4. maybe many wouldn’t have replaced the battery if the offer for $29 hadn’t run out…. I guess many used the offer “just in time”, that could be another reason why Apple was surprised and they saw a spike in December. At least that’s clearly a temporary thing.

    1. Yes very true, if the program was not expiring at the end of the year, lazy me probably would not have bothered to replace batteries in the last minutes rush. But it was all worth it.

    2. “Just in time” indeed ….

      …my own experience was that my 6s “bricked” on an iOS update overnight on 12/30, forcing a visit to the Apple Store. Got it unbricked and a new battery while I was there on 12/31.

      Now on a December spike, I’m sure that there was one, but not necessarily all that huge in comparison to prior months. Largely because of lead time for spare parts (the batteries) and that it is a service call which requires a technician to do the labor, not just a 30 seconds at a cash register.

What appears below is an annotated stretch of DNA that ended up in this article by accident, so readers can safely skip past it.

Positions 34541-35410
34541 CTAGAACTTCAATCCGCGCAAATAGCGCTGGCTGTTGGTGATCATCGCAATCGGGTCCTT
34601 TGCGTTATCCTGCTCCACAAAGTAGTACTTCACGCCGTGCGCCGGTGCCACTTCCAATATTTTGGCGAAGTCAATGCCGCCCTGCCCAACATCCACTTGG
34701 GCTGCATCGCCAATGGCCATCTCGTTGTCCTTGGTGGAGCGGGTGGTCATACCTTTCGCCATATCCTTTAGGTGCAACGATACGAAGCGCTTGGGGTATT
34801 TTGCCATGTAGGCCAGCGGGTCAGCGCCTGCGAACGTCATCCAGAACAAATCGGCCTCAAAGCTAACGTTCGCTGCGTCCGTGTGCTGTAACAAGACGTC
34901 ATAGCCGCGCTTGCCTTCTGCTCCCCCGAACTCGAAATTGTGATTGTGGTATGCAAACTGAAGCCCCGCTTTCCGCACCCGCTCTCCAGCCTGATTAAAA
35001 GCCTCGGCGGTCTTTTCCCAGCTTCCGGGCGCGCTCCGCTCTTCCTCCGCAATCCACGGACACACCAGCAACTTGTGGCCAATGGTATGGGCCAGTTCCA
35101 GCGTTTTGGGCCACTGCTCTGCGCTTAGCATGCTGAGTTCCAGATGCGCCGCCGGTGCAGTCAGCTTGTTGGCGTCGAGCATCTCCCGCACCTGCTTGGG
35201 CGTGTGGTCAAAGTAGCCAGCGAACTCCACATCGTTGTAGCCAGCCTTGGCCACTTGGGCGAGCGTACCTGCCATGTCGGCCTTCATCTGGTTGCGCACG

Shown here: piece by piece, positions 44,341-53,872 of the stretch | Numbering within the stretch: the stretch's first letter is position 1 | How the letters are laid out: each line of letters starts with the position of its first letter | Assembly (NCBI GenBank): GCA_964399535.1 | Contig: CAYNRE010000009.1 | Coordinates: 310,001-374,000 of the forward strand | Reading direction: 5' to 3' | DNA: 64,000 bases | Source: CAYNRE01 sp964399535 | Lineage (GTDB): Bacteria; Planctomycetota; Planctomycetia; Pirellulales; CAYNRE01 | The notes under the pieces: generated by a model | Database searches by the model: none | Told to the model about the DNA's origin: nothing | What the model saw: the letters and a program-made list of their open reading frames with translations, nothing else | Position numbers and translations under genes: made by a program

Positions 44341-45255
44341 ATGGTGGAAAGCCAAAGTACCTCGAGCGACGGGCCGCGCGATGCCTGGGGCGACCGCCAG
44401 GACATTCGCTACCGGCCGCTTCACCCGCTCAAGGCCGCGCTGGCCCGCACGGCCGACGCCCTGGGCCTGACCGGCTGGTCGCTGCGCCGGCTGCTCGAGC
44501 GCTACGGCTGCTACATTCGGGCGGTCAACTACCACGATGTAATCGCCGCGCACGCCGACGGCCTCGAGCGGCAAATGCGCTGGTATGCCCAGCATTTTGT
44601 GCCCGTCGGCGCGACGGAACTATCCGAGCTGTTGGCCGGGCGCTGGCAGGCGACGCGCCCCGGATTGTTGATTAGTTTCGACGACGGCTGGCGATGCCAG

With the demand increasing from 1-2M/yr to 11M in 2018 … a 5x to 10x increase … because no retailer would tolerate that many people sitting around being unproductive day-to-day, it pragmatically meant adding staff to do the service work.

      As such, this battery replacement demand has had to have been sustained for months, and shown up in parts orders and staffing, so it wasn’t some “December Surprise” for Tim Cook.

  5. Agreed with the MDN’s take, which is factual. At USD29 a piece, Apple still makes money too.
    Also, it was a petty move for Apple to have embedded planned obsolescence in the software. They got caught and deserve the class action.